A sunny and bitterly cold day of February 1963, spent in the snow, ice and bitter wind on Platform 3, had yielded only one half-decent shot as filthy A3 No.60056 Centenary drifted about light engine between yard and station; things had got off to a bad start because as I arrived classmate No.60039 Sandwich, clean and respectable but only days from withdrawal, was blowing off ready for the climb to Stoke, but a bitter east wind blew the steam down and spoilt the shot.
V2s and Pacifics came on and off shed, silhouetted as the winter sun went down, and the O2s on High Dyke came and went, or passed through for Frodingham, 63931 and 63932 coming on shed coupled chimney to chimney. Already J6s, A5s and ‘Raggies’ had vanished from the local trains and L1s and K3s were rusting silently by Colwick’s coaling tower, to be joined by unrebuilt O4s.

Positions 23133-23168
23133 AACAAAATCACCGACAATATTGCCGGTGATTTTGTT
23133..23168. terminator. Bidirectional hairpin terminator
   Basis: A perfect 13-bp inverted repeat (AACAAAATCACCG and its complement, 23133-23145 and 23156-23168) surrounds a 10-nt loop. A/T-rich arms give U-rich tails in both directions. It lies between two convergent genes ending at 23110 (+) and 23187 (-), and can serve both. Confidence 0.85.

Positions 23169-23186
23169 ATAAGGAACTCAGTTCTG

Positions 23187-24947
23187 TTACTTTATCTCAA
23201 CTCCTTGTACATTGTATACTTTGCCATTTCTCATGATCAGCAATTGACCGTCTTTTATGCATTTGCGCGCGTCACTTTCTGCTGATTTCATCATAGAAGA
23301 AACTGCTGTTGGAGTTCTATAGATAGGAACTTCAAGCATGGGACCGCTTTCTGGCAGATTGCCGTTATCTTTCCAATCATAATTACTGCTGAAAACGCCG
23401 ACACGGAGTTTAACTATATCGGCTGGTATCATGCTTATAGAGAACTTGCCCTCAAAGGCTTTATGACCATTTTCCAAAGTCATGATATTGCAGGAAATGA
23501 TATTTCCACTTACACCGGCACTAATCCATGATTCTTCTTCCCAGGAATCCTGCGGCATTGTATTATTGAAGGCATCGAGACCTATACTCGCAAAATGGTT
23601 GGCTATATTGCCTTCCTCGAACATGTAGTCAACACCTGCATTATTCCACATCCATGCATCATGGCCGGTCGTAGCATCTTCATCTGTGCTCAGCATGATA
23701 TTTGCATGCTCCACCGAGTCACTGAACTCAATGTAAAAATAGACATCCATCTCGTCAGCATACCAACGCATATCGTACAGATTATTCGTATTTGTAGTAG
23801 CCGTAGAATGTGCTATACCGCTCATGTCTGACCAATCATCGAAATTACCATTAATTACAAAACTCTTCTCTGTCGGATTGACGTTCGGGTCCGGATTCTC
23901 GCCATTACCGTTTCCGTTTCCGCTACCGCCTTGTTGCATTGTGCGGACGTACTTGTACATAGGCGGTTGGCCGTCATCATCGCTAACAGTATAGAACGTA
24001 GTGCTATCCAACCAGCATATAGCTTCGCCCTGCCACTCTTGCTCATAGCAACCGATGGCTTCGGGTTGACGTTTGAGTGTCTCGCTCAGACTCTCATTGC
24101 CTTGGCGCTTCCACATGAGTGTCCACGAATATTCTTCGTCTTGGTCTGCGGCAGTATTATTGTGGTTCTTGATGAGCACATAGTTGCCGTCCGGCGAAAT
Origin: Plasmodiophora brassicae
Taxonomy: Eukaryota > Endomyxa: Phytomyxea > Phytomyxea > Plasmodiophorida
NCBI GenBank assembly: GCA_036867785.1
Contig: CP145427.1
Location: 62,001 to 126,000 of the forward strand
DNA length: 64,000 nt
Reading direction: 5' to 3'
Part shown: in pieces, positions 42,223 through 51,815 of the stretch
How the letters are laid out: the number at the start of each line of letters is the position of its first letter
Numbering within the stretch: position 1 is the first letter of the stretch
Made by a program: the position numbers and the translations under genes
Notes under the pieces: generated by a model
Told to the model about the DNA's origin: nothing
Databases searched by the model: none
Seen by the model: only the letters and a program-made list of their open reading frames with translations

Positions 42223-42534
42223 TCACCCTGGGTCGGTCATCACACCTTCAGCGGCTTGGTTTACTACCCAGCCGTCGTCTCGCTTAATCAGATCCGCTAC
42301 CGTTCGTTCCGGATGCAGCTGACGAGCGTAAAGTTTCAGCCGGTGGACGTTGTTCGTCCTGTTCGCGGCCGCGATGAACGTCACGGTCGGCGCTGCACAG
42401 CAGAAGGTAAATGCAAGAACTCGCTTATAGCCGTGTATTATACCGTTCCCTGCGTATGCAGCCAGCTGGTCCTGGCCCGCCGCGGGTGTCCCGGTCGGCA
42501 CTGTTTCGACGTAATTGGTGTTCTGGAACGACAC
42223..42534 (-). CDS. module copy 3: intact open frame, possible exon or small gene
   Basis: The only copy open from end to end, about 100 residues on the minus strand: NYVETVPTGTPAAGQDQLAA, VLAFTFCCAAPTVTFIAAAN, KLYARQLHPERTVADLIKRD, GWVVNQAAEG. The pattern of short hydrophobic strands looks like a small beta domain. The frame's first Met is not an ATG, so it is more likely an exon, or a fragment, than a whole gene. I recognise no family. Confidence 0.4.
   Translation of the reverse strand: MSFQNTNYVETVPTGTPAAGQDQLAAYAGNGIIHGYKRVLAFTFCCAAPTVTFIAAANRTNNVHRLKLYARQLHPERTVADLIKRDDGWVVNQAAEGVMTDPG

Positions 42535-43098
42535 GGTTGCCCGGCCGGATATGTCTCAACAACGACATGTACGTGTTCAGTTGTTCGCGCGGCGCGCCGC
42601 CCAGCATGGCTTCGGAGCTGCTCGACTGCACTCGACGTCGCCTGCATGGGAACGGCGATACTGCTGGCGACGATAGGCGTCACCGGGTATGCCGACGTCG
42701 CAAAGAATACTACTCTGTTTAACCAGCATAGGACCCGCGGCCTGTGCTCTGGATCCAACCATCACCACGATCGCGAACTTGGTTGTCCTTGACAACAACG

About half past three the station Tannoy announced that a diesel unit had distributed its engine components on the track somewhere out in the icebound wilderness of the Nottingham line, and derailed itself in the process. A Lincolnshire Road Car bus came promptly to our rescue and set us down at Aslockton Station in the deepening dusk. Eventually an Ivatt 'Flying Pig’ from Colwick drew in at the head of three non-corridors, stopping at the signal-box as the fireman jumped down to ask the signalman to set the road for a run-round and to cross them over. “Gorrany matches, mate?” came a disgruntled mutter from the platform. Warmth, a compartment to myself, and steam haulage back to the Vic …I had no complaints!